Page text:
The province of Quebec operates a system of regulated monopoly by government authorities, where all alcoholic products entering the market are subject to inspection by the authorities. The importation of wines for Quebec can be performed by independent companies, but the control and the mandatory licenses are delivered by the Société des Alcools du Québec (SAQ), the State Company that has the monopoly.
The SAQ is a monopoly system extremely well organized, allowing private imports to professionals, and offering different segment stores, enabling the distribution of wine with an almost perfect positioning. The SAQ is divided into five types of stores where the wines are grouped in accordance with the quality and price. This positioning of wine tasting in different shops can even be made in function of the District of the city where this is located, which means the wines with a source close to the local culture have greater prominence on the shelves. Is a highly professional system that responds very well to the preferences of the consumer.
This positioning of the different ranges of wines at different stores, represents an added value for the consumer and for the producers, so they know exactly what is sold in each store and what the quality is associated with the commercial space.
Quebec's economy is a strong economy, based on the service industry, with particular emphasis on the aeronautical industry and tourism.
In this province the monopoly owned a wide selection of wines from all countries, including the making of a careful selection within the same region, sorting them by sub-regions. However, and as in all systems of monopoly, the trade in alcoholic beverages is very controlled. The wine entry on the market is subject to the launch of international tenders aimed at replying to the wine profiles required by the SAQ.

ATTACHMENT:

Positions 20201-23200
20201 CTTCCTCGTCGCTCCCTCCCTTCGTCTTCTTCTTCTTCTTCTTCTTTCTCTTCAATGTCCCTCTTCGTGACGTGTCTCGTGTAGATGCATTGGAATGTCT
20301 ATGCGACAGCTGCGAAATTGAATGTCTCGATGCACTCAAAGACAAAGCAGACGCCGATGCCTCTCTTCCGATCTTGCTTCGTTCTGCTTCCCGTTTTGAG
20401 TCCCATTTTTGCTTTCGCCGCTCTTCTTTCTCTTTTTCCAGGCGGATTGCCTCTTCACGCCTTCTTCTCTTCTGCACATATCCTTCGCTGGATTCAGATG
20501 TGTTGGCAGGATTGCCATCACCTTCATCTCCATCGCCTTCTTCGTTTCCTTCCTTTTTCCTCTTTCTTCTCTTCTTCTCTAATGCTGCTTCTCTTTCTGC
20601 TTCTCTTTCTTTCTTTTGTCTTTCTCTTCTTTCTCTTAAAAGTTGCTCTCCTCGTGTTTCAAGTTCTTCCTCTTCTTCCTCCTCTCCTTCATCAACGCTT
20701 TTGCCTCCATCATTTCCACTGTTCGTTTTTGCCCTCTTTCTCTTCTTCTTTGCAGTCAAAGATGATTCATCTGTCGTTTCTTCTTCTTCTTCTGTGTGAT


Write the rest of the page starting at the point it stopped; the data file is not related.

In Montreal there is a significant Portuguese community, 429,850 Portuguese-Canadians (Source: Canada 2011 Census), located in a central district of the city, which is part of the tourist itinerary of those who visit the city. Since the Portuguese gastronomy is quite appreciated by tourists who assiduously attend this neighbourhood, Portuguese wines may find here a good opportunity for positioning. Currently the Portuguese wines represent on the market just 4% of the total sales, which seems a percentage well below the potential 10% I predict.
In short: the wine market of Quebec, although governed by a monopoly system that restricts the purchases and that is sometimes sloppy on the quality of wines in what regards the prices, is a market with interest for the Portuguese wines. The Portuguese culture already installed in various parts of Canada, particularly in Quebec, can be a great starting point for greater recognition and increased sales volume.